Music greats such as Joan Baez, the Doors and the Grateful Dead won lifetime Grammy achievement awards yesterday (Feb. 10), although many of those honored did not live long enough to receive them.

"The thing about a lifetime achievement award is being here. We made it and we're alive," said the Grateful Dead's Mickey Hart, who stood with co-drummer Bill Kreutzmann to receive the honor on behalf of the group. "I wish the rest of my brothers in the band could be here," said Kreutzmann.

Jerry Garcia, the band's frontman and most famous member, died in 1995. The Grateful Dead suffered several other deaths over the years.

Doors guitarist Robby Krieger was the sole member to appear at the Wilshire Ebell Theater in Los Angeles, although family members of late singer Jim Morrison were on hand. John Densmore, the band's drummer, thanked the academy in a videotaped message, during which he recited Morrison's "American Prayer" poem.

Krieger said Morrison would have been proud. "People think he was anti-establishment, but in reality he wanted to be bigger than the Beatles. He would be very honored," Krieger said.

Opera legend Maria Callas was also honored posthumously, while jazz innovator Ornette Coleman, who received a standing ovation, mused about the meaning of life and death for several minutes. "How do we kill death since it kills everything?" said Coleman. "You don't have to die to kill and you don't have to kill to die."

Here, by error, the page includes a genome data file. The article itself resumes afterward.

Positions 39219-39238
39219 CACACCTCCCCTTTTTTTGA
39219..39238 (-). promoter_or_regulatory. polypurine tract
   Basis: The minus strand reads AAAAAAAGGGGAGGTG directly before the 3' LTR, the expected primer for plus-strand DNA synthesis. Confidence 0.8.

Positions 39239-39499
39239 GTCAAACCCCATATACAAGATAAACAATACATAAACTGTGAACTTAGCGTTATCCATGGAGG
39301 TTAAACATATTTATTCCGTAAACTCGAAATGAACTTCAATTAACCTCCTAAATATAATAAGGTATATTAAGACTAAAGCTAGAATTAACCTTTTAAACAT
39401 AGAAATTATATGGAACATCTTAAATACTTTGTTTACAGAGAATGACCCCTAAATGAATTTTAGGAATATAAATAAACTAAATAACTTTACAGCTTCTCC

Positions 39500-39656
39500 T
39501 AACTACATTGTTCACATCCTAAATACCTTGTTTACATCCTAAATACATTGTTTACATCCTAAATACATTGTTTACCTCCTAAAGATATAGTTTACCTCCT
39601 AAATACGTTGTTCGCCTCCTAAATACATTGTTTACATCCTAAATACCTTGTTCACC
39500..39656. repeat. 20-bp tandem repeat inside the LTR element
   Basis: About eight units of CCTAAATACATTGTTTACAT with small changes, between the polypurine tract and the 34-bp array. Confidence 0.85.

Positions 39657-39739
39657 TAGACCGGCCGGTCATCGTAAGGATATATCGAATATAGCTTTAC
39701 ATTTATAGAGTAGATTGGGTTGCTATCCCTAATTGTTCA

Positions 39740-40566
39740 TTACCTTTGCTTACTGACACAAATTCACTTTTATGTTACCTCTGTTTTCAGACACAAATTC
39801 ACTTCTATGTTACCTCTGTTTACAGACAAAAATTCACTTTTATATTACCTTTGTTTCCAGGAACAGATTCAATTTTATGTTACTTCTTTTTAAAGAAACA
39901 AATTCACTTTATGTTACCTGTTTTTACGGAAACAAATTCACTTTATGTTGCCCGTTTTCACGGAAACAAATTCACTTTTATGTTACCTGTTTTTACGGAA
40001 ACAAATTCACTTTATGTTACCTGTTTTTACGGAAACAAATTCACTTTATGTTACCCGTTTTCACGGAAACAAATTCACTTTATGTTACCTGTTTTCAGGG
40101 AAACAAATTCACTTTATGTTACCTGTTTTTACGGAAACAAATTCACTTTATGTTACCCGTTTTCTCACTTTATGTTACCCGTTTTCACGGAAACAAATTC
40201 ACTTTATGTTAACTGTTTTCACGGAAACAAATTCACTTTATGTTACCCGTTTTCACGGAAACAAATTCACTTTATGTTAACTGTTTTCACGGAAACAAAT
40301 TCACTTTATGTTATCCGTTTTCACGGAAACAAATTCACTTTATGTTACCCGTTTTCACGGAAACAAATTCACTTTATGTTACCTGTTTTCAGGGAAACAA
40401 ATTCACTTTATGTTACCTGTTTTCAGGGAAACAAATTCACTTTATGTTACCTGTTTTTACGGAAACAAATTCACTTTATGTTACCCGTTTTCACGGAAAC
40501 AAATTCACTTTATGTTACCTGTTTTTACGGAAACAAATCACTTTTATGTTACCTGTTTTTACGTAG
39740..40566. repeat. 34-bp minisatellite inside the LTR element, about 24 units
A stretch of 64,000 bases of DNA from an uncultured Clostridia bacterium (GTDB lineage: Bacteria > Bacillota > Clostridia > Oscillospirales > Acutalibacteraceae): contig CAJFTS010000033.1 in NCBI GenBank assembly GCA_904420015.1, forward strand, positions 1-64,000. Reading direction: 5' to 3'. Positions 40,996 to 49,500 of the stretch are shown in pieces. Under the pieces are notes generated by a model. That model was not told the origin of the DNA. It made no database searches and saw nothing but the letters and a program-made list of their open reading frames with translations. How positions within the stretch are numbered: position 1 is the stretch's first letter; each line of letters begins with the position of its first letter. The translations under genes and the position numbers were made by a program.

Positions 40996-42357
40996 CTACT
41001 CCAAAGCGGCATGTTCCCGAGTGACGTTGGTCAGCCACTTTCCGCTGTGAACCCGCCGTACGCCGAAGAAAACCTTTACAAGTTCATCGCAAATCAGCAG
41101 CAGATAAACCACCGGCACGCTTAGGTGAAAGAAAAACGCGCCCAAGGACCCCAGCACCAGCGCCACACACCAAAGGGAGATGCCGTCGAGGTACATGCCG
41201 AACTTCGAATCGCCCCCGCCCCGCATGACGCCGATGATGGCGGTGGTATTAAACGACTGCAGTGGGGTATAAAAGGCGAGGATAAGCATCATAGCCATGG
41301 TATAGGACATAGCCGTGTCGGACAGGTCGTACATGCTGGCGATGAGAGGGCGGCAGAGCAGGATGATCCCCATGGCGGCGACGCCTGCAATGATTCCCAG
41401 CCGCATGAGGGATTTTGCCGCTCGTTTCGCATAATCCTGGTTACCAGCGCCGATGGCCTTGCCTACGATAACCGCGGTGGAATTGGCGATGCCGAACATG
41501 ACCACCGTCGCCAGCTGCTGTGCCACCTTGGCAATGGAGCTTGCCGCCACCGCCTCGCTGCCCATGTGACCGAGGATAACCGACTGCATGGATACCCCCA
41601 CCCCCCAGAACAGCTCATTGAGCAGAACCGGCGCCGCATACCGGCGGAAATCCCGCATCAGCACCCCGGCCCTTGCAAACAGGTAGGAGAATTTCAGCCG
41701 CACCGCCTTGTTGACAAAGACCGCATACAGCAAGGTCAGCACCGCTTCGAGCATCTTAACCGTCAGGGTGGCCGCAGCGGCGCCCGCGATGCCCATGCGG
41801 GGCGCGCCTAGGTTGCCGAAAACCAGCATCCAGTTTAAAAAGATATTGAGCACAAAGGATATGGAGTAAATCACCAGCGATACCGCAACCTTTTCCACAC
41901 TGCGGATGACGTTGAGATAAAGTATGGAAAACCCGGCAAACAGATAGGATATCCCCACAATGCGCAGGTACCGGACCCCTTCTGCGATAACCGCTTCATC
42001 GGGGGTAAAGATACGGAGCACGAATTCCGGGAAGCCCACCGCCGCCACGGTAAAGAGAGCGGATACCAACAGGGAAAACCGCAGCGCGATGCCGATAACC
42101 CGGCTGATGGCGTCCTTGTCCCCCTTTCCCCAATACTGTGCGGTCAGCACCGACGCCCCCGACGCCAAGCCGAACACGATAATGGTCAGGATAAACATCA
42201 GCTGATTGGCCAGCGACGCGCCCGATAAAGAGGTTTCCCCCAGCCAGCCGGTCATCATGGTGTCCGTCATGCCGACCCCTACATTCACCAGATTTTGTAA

Booker T. & the MG's, who epitomized the Memphis soul sound as the house band at Stax Records, also won the lifetime achievement award. "I thank my family for keeping me alive all these years. It's been a difficult thing to do," Booker T. Jones said. He and other members made reference to bandmember Al Jackson, who died from a gunshot in 1975.

Estelle Axton, who co-founded Stax, was also honored posthumously with a Trustees Award.

The bittersweet night wrapped up on a high note with Joan Baez, a singing and guitar-playing icon of the anti-war movement of the 1960s, who said she has been enjoying a resurgence due to President Bush.

"President Bush is the best publicity agent I've ever had," Baez said. "People always ask me to compare then versus now," she said. "It's very much like a re-run but there is much different ... The point is if artists are figuring out how to deal, I think they are rising to the occasion."

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